The bathtub is the centerpiece of the bathroom, but buying one during bathroom renovations can be stressful. With a seemingly infinite number of style options and material types, worrying about the hardware that comes with a bathtub is the last thing you want to do. So, when you purchase a bathtub, does it come with a drain? Do all bathtubs use the same type of drain? We've done the research and have the answers to help you make the best bathtub purchases.
Generally, bathtubs are sold without drains and faucets but include pre-cut holes for both. Fortunately, most standard bathtubs have the same size drains, which are 1.5 inches wide.
That's the surface-level information on bathtubs and bathtub drains, but there are many factors to consider when purchasing and installing a drain. In the rest of the post, we will discuss the nature of drains, the cost associated with drain installation, and when you might want to install them.
Bathtubs And Their Drains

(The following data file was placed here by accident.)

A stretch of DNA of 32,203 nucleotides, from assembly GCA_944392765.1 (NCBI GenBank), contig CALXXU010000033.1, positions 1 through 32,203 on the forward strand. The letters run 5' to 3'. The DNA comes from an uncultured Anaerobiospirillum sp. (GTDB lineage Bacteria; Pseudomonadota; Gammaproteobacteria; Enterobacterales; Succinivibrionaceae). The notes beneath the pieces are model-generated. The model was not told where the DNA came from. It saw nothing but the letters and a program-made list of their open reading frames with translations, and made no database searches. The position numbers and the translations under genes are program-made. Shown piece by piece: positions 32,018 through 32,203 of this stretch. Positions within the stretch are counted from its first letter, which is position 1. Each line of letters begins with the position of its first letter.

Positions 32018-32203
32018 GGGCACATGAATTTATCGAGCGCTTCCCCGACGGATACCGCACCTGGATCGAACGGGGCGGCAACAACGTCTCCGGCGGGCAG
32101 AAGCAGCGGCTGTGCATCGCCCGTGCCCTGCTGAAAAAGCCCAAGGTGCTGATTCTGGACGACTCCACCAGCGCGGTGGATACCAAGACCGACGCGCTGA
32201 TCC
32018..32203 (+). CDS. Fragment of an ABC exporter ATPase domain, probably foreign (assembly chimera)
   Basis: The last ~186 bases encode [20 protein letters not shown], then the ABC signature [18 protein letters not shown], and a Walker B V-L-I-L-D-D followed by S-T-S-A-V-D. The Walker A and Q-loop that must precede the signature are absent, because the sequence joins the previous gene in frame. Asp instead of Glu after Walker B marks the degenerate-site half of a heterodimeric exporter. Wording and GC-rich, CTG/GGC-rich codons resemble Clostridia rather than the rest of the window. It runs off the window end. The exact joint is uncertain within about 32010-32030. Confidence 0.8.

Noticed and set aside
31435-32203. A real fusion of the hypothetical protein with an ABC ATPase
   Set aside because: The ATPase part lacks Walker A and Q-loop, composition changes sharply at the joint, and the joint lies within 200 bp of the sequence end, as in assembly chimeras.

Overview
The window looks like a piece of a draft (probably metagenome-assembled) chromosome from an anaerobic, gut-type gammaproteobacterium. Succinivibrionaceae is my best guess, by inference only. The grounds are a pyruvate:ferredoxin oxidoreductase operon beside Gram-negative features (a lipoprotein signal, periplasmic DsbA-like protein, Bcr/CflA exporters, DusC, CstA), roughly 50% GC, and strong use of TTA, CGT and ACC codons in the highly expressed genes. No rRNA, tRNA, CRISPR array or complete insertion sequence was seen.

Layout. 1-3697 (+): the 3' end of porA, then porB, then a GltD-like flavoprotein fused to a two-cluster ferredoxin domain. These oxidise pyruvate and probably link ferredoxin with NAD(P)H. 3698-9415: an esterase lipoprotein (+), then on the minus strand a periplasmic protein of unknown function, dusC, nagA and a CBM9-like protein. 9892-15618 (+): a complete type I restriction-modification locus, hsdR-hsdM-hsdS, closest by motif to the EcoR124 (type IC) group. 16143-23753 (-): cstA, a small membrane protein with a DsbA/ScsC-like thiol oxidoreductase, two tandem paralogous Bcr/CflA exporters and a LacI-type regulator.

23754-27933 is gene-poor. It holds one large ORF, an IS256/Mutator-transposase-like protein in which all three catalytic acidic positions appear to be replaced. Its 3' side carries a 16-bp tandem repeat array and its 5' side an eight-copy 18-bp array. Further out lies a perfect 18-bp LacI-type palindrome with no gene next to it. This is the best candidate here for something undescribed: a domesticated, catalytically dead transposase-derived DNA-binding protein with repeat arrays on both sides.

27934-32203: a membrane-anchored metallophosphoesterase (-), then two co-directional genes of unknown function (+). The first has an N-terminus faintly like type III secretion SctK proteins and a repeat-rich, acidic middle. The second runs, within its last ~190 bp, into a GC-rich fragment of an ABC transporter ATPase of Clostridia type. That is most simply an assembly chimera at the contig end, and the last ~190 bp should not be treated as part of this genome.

Most bathtubs sold on the market are pipeless and drainless tubs. However, there are some kits available that include the tub plus all necessary piping. These kits sometimes include doors for shower and bathtub combination units. Even though these kits include everything, they still need to be put together manually.
For example, the bathtub without a drain in the image below is being sold on Amazon. Lowes, Home Depot, and other hardware stores also have bathtubs like this available.
Are there different size bathtub drains?
Even though you'll most likely have to purchase the drain separately from the tub, rest assured knowing that all bathtub drains are made to fit the industry-standard size bathtub drain holes. The drain pipe width is standard in the manufacturing and plumbing industry, making installation and maintenance easier for all parties.